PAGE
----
The allocation of a channel which minimizes the interference among other access points (APs) in the network may be provided by selecting a channel in the wireless network which has the lowest signal strength level, and/or has less interference from neighboring cells and/or has an appropriate allocation with spectrum spreading uniformly over the frequency band. The signal strength level on each channel may be the Received Signal Strength (RSS) or may be Signal to Noise Ratio (SNR). Although the scope of the present invention is not limited in this respect, as signal strength level may be measured from any number of parameters. Further, the signal strength may be measured from detected 802.11 packets while the access point (AP) scans on available channels and wherein the received 802.11 packets may be beacons from a neighboring AP and/or any data or management packets. Again, numerous other measuring points are anticipated to be within the scope of the present invention and the 802.11 packets are but one included herein as an illustrative embodiment.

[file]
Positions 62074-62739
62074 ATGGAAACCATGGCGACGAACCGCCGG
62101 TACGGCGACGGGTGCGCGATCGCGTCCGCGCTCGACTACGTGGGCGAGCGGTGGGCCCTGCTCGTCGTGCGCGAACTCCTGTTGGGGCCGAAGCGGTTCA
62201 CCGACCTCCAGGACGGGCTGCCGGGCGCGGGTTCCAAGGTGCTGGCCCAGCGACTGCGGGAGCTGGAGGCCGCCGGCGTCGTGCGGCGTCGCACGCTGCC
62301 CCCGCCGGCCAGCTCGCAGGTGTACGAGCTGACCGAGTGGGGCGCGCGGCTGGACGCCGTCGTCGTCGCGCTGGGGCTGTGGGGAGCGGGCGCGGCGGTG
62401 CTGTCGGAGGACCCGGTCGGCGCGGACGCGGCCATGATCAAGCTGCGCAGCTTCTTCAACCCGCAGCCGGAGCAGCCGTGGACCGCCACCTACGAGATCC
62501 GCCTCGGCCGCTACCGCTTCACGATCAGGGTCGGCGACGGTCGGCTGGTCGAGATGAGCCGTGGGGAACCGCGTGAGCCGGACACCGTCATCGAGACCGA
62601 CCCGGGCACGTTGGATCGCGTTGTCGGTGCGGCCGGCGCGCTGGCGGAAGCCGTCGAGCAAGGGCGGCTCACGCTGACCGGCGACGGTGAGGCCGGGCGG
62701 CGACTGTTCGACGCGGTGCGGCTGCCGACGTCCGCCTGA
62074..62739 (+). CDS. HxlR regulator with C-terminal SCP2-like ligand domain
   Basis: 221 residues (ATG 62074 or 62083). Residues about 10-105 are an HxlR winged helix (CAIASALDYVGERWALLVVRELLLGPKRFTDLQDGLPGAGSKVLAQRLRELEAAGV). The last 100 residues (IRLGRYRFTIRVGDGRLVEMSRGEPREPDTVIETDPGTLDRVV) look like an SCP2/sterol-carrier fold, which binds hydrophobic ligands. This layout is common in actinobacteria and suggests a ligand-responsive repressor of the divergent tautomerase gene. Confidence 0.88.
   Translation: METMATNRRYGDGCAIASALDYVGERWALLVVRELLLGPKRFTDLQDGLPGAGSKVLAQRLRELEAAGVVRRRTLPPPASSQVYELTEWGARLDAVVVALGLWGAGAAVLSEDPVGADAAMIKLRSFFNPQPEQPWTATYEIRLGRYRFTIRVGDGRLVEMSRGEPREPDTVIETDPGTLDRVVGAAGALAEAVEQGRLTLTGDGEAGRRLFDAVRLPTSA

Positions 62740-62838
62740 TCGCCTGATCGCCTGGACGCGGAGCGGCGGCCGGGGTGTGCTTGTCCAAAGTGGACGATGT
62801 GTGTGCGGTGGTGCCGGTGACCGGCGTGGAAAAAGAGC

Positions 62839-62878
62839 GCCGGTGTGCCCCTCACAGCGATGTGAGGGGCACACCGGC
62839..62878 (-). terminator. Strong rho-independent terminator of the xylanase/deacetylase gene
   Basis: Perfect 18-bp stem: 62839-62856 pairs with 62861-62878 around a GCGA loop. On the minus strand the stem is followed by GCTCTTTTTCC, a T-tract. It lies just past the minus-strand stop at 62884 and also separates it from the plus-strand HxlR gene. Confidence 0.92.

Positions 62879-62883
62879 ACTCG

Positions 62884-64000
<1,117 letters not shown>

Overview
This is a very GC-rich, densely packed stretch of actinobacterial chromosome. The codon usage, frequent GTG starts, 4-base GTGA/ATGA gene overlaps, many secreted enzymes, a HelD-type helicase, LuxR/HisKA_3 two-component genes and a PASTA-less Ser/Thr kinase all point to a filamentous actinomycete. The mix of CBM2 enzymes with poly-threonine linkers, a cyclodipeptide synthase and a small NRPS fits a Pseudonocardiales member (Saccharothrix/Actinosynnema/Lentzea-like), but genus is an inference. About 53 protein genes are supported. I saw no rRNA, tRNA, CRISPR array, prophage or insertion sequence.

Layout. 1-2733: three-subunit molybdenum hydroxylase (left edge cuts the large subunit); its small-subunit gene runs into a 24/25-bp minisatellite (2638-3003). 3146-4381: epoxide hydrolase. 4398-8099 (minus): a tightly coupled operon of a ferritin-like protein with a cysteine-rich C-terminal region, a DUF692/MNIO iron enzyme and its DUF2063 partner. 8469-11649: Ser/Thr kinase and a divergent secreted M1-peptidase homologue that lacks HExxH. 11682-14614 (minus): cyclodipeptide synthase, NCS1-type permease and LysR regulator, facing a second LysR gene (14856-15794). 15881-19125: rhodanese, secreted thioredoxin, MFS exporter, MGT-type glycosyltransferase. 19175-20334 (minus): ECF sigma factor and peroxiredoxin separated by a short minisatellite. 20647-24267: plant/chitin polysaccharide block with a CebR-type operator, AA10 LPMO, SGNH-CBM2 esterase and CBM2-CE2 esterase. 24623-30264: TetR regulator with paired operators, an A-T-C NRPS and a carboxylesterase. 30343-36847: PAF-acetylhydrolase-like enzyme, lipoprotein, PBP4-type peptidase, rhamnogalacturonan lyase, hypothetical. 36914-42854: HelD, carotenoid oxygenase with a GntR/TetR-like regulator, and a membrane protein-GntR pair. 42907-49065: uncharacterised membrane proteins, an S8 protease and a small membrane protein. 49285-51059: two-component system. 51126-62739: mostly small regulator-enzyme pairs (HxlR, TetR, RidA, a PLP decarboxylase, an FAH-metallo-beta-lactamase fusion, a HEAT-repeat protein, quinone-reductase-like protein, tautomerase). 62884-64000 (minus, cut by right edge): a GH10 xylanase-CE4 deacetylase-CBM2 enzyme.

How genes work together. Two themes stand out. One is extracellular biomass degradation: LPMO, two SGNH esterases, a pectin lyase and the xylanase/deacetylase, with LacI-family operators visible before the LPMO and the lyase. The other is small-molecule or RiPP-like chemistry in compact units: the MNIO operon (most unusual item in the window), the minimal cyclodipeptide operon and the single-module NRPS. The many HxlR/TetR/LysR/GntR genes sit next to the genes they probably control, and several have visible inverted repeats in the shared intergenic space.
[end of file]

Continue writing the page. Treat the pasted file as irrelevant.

The automatic allocation of channels mentioned above may comprise scanning by the at least one AP for all available channels and recording information related to channel selection for each channel being scanned; and allocating the channels that meet or exceed the predetermined criteria as best channel candidates and filtering out channels that do not meet the predetermined criteria. If multiple candidate channels meet or exceed the predetermined criteria, the channel wherein the allocation assists to spread the channel uniformly may be selected. The information recorded related to the channel selection may be selected from the group consisting of: signal strength level, interference, spurious emission, and uniformed spectrum. Although the scope of the present invention is not limited to this group.